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Monthly Archives: July 2018

Some Mistakes from Job Seeker

Underestimating LinkedIn

While the online landscape has complicated the application process, it has also served to benefit job seekers with the introduction of LinkedIn. LinkedIn is the place to be because it offers a ton of benefits regardless of profession, level, goal or job search status (even non-job seekers need to have an optimized profile). For job seekers, this is the largest talent database, which translates to: “the place 100% of recruiters and hiring managers go to find their next hire.” For non-job seekers, LinkedIn is important because it allows you to be found for opportunities you least expect. LinkedIn is also a great resource for researching companies or career paths and managing your professional network. You don’t need to join every social network but trust me – you do need to be optimized on LinkedIn.

Not Communicating Your Brand

Professional brand strategy is probably the number one area for improvement when job seekers in need, contact me. Many job seekers think of a resume, cover letter or LinkedIn profile as a work history and tend to communicate a very standard, dull brand with every application. However, your application documents should be viewed as marketing materials used to paint yourself in the most desirable picture for your reader. The job market is competitive so taking time to carefully customize the best message for each application is critical for standing out in the crowd.

Try Viewing Your Profile from the Hiring Manager’s Perspective

Consider your resume valuable marketing real estate, only including that which is necessary and compelling for each application. Try adding a brief headline to immediately summarize what you do and always guide your reader to the info most relevant to his/her needs.

Overlooking Job Descriptions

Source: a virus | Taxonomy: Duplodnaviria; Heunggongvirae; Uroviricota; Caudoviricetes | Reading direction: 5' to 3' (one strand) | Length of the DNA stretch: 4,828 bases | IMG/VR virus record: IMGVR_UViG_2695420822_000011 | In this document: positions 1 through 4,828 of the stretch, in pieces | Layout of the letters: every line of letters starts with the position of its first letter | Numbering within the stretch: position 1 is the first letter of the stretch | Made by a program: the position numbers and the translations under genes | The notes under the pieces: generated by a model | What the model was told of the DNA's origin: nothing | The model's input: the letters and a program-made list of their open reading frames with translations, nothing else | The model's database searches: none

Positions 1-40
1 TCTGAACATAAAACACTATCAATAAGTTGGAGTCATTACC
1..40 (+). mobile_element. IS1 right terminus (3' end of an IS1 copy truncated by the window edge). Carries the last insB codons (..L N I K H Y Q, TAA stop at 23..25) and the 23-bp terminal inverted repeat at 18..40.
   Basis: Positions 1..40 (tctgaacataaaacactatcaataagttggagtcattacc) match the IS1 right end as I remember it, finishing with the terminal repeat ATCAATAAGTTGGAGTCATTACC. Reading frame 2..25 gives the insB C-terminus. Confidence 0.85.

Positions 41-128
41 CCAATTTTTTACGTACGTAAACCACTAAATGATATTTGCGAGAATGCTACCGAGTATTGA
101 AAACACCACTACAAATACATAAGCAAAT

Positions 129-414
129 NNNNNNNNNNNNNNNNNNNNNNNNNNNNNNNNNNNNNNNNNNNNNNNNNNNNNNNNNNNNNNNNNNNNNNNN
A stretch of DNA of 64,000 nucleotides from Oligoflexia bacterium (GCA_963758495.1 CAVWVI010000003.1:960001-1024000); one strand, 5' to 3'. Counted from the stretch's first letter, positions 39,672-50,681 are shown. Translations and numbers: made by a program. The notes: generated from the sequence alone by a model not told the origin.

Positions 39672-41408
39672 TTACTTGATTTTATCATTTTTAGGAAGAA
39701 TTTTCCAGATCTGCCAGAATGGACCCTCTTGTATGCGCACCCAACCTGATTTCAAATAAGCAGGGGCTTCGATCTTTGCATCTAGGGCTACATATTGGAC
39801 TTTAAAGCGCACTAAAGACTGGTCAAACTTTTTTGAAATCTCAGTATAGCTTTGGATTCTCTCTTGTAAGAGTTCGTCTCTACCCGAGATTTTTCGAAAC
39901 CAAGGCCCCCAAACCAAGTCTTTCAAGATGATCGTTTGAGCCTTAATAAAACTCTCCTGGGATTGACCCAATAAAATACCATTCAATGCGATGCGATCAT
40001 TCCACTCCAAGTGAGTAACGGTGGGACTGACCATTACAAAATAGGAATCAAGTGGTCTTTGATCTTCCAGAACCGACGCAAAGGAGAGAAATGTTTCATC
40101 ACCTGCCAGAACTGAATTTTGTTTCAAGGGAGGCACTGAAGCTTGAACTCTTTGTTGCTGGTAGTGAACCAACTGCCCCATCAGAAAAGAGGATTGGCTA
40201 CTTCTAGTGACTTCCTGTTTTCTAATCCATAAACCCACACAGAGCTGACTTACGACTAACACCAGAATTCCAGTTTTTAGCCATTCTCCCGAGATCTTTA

Creating a strong brand in many ways is driven by the hiring manager’s needs as expressed in the job description. It’s not enough to identify a job that’s a perfect fit and assume the reader will also see your fit. You must tailor your brand to the job description and that means really understanding the need the company is trying to fill. Every job description is unique and every resume you send should follow suit. Identify keywords and skills within the job description and mirror that language in your resume. Aim to communicate one message: “I am the solution to the problem you need solved.”

Starting Too Late

Many people assume the job hunt is a quick process but the reality is, it can last upward of six months. Even if your job search is a few years out, never be afraid to test the market or throw your hat in the ring when an opportunity comes your way. The worst that can happen is an interested employer refuses to wait until you’re ready to start. The upside is you are able to test your brand against your target role, practice interviewing, take greater risk when negotiating with interested parties, and potentially end up in an even better opportunity.

Workforce Shortages

At an individual level the college student trying to select a major, the college graduate attempting to launch a career, the established professional looking to make a career transition, and the entrepreneur seeking lucrative opportunities are among those who may benefit from an analysis of where the workforce shortages currently exist and where employment projections are anticipated. Although such knowledge and considerations are not necessarily paramount determiners of one’s career development they are worth investigating to see if an alignment exists between these trends and one’s enduring or potential value proposition.

There are several reasons for the decline of qualified workers with demographics being the big one. The aging of Baby Boomers is naturally leading to more retirements and domestically there aren’t enough replacements. Ten years ago 400,000 workers per year retired. That number has risen to 1.2 million today. And the older population creates increased demand in fields such as healthcare where more workers are needed than in the past. For example physical therapists, occupational therapists, and even doctors are already in short supply and are still expected to be in the future.